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303 of 313 people found the following review helpful
5.0 out of 5 stars YES, But then on to which type of Introvert are you ?, November 2, 2004
This review is from: The Introvert Advantage: How to Thrive in an Extrovert World (Paperback)
I like this book. It is an excellent place to start exploring life as an Introvert, or for an Extravert to start trying to understand Introverts. Author Marti Laney sees Introversion as a personality type -- a particular collection or pattern of personality traits. Her 30-question quiz scores you on a continuum from Introverted to Extraverted. Yet a limitation shows up here, in that the Introvert prototype in this book is based on the exact combination of traits that the author says she herself possesses as an Introvert, which is actually just one subtype of Introversion. For example, Jungian personality type approaches talk about 8 subtypes of Introverts -- see David Keirsey's book Please Understand Me II for details. Below I will suggest step 2 in the quest for understanding Introversion, for follow up after reading The Introvert Advantage, by mentioning some books that focus on one or another subtype of Introverts:
Thoughtful--introspective: Solitude by A. Storr
Shy--socially anxious: The Gift of Shyness by A. Avila
Artistic--creative: The Highly Sensitive Person by E. Aron
Worried: The Positive Power of Negative Thinking by J. Norem
Lonely--isolated: Just Your Type by P. Tieger
Loner--alone by preference: Party of One by A. Rufus
Low Energy: High Energy Living by R. Cooper
Literary--observer: Jane Austen, The Complete Novels
Different books for different introverts. As Carl Jung said, each individual is ultimately a unique crystal, but type theories can be helpful for navigating social life.
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Tracked by 5 customers

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Showing 1-6 of 6 posts in this discussion
Initial post: May 28, 2010 8:03:40 AM PDT
thank you so much for your comment , that was the exact question i was asking, i'm a thoughtful introvert

Posted on Apr 21, 2011 8:50:23 AM PDT
atc2009 says:
Great observations on a big subject, and a good continuation reading list. Thanks very much indeed.

Posted on Dec 22, 2011 8:22:29 PM PST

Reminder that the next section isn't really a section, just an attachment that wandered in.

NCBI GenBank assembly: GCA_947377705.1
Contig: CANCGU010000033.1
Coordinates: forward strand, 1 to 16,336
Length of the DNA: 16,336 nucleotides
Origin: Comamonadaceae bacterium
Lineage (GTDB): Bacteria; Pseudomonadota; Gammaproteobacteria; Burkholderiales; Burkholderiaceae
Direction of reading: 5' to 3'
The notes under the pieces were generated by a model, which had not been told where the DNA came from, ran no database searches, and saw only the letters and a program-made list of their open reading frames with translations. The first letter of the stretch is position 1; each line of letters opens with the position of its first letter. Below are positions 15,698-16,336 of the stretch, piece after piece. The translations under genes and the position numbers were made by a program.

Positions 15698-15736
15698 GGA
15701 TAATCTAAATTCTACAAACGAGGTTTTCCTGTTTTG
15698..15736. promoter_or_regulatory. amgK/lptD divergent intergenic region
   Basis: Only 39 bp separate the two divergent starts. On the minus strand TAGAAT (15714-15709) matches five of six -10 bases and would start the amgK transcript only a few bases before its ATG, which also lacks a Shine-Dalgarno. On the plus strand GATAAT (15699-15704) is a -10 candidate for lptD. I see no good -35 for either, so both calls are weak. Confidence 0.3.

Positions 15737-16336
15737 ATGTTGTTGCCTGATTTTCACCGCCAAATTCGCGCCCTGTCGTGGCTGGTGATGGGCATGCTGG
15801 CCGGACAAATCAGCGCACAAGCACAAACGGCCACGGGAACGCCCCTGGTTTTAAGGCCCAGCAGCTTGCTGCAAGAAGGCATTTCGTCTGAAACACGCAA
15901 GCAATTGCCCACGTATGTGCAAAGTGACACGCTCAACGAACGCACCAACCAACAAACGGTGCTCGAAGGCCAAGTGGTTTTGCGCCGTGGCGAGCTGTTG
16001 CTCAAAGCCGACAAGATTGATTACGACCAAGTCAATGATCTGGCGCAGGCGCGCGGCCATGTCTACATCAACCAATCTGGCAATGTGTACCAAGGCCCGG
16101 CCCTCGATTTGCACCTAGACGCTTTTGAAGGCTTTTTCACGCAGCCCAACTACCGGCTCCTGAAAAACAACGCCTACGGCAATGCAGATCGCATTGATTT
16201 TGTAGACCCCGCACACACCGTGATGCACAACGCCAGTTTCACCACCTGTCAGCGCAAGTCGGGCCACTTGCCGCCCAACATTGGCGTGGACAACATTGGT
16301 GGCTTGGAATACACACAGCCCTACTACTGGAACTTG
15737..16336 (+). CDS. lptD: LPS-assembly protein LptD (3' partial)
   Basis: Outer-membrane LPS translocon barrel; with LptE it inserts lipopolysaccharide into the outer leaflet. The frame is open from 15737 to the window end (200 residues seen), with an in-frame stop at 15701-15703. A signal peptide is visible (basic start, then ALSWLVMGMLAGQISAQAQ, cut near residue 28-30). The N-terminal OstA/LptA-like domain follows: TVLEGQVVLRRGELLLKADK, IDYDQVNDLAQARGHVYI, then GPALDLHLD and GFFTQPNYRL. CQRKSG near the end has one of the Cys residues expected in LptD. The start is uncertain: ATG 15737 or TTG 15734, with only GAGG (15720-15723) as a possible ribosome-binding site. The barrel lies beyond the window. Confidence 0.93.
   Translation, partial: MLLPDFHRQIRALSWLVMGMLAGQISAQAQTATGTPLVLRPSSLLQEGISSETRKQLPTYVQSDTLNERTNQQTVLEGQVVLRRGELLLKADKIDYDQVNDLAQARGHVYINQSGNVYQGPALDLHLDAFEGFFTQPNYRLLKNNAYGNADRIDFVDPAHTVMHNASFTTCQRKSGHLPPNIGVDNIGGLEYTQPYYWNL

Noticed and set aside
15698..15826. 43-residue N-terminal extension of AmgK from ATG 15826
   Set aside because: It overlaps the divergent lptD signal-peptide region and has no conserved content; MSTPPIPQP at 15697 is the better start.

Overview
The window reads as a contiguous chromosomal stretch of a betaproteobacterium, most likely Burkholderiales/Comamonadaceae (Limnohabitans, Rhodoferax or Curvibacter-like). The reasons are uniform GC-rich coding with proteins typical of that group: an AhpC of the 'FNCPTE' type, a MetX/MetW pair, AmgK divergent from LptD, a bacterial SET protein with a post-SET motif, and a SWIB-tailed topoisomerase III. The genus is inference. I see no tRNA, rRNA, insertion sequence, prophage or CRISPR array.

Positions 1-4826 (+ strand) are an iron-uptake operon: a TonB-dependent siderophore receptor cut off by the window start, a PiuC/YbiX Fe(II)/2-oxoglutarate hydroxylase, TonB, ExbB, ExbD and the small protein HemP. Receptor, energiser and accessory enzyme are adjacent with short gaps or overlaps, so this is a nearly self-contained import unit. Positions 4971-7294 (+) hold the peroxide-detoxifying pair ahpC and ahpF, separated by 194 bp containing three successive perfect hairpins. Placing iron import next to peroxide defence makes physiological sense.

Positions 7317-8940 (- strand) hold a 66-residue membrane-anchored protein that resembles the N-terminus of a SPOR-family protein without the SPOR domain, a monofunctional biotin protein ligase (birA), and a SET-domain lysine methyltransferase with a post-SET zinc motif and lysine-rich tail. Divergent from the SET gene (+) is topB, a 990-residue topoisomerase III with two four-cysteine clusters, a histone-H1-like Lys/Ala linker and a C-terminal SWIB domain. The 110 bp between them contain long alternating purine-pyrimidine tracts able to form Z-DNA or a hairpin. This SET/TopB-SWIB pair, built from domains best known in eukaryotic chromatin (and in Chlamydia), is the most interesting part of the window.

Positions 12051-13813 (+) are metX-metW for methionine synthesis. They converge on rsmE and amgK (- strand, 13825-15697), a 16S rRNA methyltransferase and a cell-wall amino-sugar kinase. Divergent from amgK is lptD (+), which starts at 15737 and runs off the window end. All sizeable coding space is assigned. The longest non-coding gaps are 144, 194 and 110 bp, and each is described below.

Ben says:
You suggested reading Please Understand Me II for information about the 8 subtypes of Introverts. I got the book, but I've been unable to find the information. Could you point me in the right direction?

In reply to an earlier post on Dec 20, 2012 9:47:24 AM PST
CyndyB says:
Myers-Briggs Step II addresses introversion subtypes. I tink you can get the manual at CAPT (Centerr for Application of Psychological Type) or at CPP/Davies-Black (publisher of MBTI)

In reply to an earlier post on Aug 10, 2013 3:01:23 PM PDT
Judy says:
Hi Ben,
I like the suggestion about reading Please Understand Me II. When I ran across Please Understand Me (book I) me it helped me find a structure to understand the context that people have viewing and acting in the world -before it was mysterious and chaotic - and I lived by the false assumption we are basically the same. Both PUM I and II have a small test to suggest your MBTI. Both book versions I and II list the introvert types as: IST-J & IST-P, ISF-J & ISF-P, INT-J & INF-P, INF-J & INF-P.

What I am curious about is the reviewer's list of books posted after recommending Please Understand Me II. The titles are not clear enough for me to decipher which introvert type is the subject matter. Can the reviewer add that info next to each book on the list? Thanks!

In reply to an earlier post on Mar 25, 2014 10:24:04 AM PDT
M. LaJoue says:
Judy, You are correct that the original paperback Please Understand Me is easier to use than the second book (II). I do like Susan Cain's 2012 bestselling book Quiet Quiet: The Power of Introverts in a World That Can't Stop Talking -- she interviewed for her book the psychologist who posted here in 2004 as Bosse de Nage, among many others.

Psychologists in 2014 do not yet have one agreed-upon definition of Introversion and its subtypes. For example, the motives for seeking solitude The Handbook of Solitude: Psychological Perspectives on Social Isolation, Social Withdrawal, and Being Alone are still being explored: anxious vs nonanxious social withdrawal, preference for solitude, aloneness due to social rejection, is solitude sought for intellectual (reflection, reading) or solo activity (gardening, computer projects) reasons? Lots of Introverts are not shy -- but so far this is only partially understood in psychology and society.

So more will be published online and in books and articles about Introversion in coming months and years. And as the original reviewer emphasized "Different books for different introverts. As Carl Jung said, each individual is ultimately a unique crystal, but type theories can be helpful for navigating social life."
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